- Software delivery performance matters, and it has a significant impact on organizational outcomes such as profitability, market share, quality, customer satisfaction, and achieving organizational and mission goals.
- High performers achieve levels of throughput, stability, and quality; they're not trading off to achieve these attributes.
- You can improve your performance by implementing practices from the lean, agile, and DevOps playbooks.
- Implementing these practices and capabilities also has an impact on your organizational culture, which in turn has an impact on both your software delivery performance and organizational performance.
- There's still lots of work to do to understand how to improve performance.
DevOps vs. agile
Despite their similarities, DevOps and agile are not the same, and some argue that DevOps is better than agile. To eliminate the confusion, it's important to get down to the nuts and bolts.
- Both are software development methodologies; there is no disputing this.
- Agile has been around for over 20 years, and DevOps came into the picture fairly recently.
- Both believe in fast software development, and their principles are based on how fast software can be developed without causing harm to the customer or operations.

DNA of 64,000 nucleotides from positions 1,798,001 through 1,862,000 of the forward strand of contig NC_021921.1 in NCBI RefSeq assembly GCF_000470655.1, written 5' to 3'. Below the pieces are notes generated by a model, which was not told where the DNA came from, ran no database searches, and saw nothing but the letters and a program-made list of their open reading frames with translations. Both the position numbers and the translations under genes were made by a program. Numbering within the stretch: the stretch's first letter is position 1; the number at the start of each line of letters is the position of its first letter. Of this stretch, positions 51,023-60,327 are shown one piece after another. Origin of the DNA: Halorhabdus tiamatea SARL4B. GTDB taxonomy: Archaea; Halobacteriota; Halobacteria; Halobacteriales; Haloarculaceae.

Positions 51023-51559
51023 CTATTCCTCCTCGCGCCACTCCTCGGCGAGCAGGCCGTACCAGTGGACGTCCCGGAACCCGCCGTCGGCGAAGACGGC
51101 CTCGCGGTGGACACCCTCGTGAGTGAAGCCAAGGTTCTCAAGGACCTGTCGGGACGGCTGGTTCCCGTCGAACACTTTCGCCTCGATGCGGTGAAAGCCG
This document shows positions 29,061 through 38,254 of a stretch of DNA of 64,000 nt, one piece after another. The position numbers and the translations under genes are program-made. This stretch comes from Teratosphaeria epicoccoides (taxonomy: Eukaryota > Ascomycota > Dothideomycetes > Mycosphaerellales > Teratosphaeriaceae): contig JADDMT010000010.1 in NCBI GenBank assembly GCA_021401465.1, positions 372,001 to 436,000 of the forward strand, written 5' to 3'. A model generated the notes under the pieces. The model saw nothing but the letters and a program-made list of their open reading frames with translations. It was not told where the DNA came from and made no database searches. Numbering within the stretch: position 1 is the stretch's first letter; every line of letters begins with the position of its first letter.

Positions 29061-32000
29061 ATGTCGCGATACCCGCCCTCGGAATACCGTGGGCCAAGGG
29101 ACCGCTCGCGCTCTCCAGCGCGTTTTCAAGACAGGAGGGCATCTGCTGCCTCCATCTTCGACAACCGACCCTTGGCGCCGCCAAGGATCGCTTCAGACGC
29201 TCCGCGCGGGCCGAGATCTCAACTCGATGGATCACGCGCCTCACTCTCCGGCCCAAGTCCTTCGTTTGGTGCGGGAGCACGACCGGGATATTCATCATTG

- The difference between the two is what happens after development.
- Software development, testing, and deployment happen in both DevOps and agile. However, pure agile tends to stop after these three stages. In contrast, DevOps includes operations, which happen continually. Therefore, monitoring and software development are also continuous.
- In agile, separate people are responsible for developing, testing, and deploying the software. In DevOps, the DevOps engineering role is are responsible for everything; development is operations, and operations is development.
- DevOps is more associated with cost-cutting, and agile is more synonymous with lean and reducing waste, and concepts like agile project accounting and minimum viable product (MVP) are relevant.
- Agile focuses on and embodies empiricism (adaptation, transparency, and inspection) instead of predictive measures.
|Feedback from customer
|Feedback from self
|Smaller release cycles
|Smaller release cycles, immediate feedback
|Focus on speed
|Focus on speed and automation
|Not the best for business
|Best for business
Agile and DevOps are distinct, although their similarities lead people to think they are one and the same. This does both agile and DevOps a disservice.
In my experience as an agilist, I have found it valuable for organizations and teams to understand—from a high level—what agile and DevOps are and how they aid teams in working faster and more efficiently, delivering quality faster, and improving customer satisfaction.
Agile and DevOps are not adversarial in any way (or at least the intent is not there). They are more allies than enemies in the agile revolution. Agile and DevOps can operate exclusively and inclusively, which allows both to exist in the same space.